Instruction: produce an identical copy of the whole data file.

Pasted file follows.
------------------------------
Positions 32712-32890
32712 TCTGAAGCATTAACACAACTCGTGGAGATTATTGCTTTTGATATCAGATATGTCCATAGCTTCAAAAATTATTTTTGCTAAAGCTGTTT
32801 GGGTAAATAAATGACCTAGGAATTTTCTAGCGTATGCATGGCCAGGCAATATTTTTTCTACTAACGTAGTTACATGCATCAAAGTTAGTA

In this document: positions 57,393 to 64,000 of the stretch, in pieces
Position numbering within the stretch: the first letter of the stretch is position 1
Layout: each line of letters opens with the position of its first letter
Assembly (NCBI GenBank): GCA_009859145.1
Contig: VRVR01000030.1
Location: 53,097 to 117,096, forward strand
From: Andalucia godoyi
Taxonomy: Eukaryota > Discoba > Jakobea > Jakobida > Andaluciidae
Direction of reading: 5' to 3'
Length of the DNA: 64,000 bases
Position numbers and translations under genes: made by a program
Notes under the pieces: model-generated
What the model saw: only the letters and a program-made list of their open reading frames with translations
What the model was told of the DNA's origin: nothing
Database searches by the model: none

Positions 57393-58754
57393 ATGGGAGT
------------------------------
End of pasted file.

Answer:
Positions 32712-32890
32712 TCTGAAGCATTAACACAACTCGTGGAGATTATTGCTTTTGATATCAGATATGTCCATAGCTTCAAAAATTATTTTTGCTAAAGCTGTTT
32801 GGGTAAATAAATGACCTAGGAATTTTCTAGCGTATGCATGGCCAGGCAATATTTTTTCTACTAACGTAGTTACATGCATCAAAGTTAGTA

In this document: positions 57,393 to 64,000 of the stretch, in pieces
Position numbering within the stretch: the first letter of the stretch is position 1
Layout: each line of letters opens with the position of its first letter
Assembly (NCBI GenBank): GCA_009859145.1
Contig: VRVR01000030.1
Location: 53,097 to 117,096, forward strand
From: Andalucia godoyi
Taxonomy: Eukaryota > Discoba > Jakobea > Jakobida > Andaluciidae
Direction of reading: 5' to 3'
Length of the DNA: 64,000 bases
Position numbers and translations under genes: made by a program
Notes under the pieces: model-generated
What the model saw: only the letters and a program-made list of their open reading frames with translations
What the model was told of the DNA's origin: nothing
Database searches by the model: none

Positions 57393-58754
57393 ATGGGAGT